We wanted to play with a good tempo so we could make line-breaks and be a threat in attack. Ultimately, we need to start getting better at taking these chances.
It was a three-point ball game at the end of the day, so we need to be a bit harsh on ourselves.
I was pretty comfortable before that last 10-15 minutes, but they came back at us very strongly and we were fortunate to hold on.
You are always relieved when you win a knockout game. It was always going to be tough and hard fought.
We played in the right areas, we took our points when they were on offer and our scrum was outstanding.
We were a little bit inaccurate in the second half. We fell off a couple of tackles, but up until that point I thought we did all the things we spoke about beforehand.
You would like to be 20 points up with 15 minutes to go, but that's not the reality of the game at this level.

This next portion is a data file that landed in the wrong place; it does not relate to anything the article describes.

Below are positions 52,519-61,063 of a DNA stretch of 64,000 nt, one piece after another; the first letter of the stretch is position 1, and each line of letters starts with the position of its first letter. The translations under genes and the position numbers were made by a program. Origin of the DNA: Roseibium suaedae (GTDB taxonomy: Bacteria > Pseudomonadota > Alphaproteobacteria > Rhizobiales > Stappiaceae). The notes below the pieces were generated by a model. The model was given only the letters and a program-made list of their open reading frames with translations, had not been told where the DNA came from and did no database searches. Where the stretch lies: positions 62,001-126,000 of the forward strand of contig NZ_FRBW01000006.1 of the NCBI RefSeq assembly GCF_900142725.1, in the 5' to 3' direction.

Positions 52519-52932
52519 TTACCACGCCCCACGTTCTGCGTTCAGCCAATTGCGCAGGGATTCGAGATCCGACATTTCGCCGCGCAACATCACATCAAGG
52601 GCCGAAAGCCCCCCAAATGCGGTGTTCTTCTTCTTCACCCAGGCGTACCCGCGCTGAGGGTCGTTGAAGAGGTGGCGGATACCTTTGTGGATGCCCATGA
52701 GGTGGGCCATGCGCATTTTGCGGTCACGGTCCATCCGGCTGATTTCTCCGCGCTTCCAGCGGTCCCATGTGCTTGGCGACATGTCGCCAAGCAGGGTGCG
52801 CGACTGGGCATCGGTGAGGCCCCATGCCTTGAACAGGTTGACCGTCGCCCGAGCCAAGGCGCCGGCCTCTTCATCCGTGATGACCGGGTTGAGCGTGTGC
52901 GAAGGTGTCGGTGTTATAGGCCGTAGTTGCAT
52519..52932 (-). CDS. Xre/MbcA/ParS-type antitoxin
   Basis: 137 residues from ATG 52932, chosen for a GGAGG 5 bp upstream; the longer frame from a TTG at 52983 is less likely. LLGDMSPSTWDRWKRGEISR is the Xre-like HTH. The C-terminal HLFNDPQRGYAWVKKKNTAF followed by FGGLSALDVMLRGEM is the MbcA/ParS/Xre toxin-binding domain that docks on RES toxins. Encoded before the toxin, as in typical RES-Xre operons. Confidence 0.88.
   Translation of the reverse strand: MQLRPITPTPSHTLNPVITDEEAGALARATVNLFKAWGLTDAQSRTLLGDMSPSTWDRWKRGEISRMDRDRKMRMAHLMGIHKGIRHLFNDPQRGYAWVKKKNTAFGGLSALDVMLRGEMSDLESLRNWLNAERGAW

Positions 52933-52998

They had nothing to lose, and they were going to make us work for every point.
A live Second World War German bomb has been found in a garden in Rush Hill, Bath.
Police set up a 100-metre cordon around the area and advised local residents to stay inside.
Bomb squad experts from Tidworth were called in. They took the one-pound incendiary device to a nearby field and disposed of it safely in a controlled explosion.
Bath's Fashion Museum has announced the prestigious Dress of the Year award - a plastic coat and wrap ensemble.
The annual fashion award, which has been run every year since 1963, was given it to Gareth Pugh, one of the most celebrated British fashion designers.
His winning design - called Look 41 - was chosen by Editor-in-Chief of LOVE magazine, Katie Grand.
The dress is a super-sized structural ensemble made of plastic sheeting. It is tied with a kimono-style belt and completed with a pair of twisted cream calico trousers that morph into boots, and an elastic hair net.